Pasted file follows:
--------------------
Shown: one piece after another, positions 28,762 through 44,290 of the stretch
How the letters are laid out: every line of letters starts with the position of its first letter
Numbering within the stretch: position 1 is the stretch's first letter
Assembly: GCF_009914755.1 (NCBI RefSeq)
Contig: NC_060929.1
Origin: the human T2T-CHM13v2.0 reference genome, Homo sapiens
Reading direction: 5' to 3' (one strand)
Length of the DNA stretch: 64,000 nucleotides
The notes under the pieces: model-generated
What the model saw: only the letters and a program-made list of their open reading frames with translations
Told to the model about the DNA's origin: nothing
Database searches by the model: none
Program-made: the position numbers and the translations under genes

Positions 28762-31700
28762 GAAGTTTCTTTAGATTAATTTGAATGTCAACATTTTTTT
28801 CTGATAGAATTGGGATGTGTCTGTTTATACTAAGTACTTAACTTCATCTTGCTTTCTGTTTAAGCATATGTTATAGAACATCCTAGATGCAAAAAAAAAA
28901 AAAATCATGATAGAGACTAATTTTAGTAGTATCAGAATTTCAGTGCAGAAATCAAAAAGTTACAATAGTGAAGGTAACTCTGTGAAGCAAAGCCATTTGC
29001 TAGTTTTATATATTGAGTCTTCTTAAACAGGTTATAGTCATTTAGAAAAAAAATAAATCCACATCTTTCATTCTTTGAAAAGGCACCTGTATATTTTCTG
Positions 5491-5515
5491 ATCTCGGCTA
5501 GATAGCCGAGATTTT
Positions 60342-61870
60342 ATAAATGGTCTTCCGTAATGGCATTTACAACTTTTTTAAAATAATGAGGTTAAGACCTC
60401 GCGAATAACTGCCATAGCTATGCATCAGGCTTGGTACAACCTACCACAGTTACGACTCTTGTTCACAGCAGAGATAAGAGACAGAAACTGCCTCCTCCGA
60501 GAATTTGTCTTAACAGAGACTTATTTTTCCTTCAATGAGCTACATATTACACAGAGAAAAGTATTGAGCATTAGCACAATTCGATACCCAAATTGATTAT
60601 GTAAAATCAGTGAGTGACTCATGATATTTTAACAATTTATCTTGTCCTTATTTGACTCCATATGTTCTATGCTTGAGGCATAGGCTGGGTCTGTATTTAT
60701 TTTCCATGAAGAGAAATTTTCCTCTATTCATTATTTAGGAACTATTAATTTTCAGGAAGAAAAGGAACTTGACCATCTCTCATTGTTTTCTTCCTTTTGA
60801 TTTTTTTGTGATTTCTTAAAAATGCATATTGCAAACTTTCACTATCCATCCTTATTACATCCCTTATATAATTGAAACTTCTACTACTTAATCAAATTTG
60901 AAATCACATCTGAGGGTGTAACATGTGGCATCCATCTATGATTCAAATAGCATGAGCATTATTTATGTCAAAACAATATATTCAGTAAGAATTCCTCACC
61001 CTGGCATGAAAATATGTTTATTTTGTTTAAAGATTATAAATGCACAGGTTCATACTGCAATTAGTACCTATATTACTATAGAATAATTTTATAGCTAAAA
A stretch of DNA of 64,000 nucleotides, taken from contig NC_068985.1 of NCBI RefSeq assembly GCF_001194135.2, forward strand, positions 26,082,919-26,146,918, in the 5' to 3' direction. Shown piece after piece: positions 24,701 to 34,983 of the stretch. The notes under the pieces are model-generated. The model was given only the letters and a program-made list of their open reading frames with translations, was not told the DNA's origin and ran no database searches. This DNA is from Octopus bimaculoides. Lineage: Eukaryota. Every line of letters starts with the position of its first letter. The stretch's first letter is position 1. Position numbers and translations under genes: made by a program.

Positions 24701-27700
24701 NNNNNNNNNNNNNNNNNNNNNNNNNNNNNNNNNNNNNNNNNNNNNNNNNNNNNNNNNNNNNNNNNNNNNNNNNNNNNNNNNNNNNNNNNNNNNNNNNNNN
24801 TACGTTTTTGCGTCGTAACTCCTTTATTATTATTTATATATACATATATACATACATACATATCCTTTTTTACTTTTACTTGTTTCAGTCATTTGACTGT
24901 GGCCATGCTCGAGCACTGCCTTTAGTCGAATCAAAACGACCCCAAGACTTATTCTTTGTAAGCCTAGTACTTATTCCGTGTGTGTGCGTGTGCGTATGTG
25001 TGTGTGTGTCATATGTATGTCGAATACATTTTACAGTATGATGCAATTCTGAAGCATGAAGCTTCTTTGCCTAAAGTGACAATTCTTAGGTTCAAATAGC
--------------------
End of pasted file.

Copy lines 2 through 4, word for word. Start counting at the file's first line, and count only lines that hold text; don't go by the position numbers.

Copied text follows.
How the letters are laid out: every line of letters starts with the position of its first letter
Numbering within the stretch: position 1 is the stretch's first letter
Assembly: GCF_009914755.1 (NCBI RefSeq)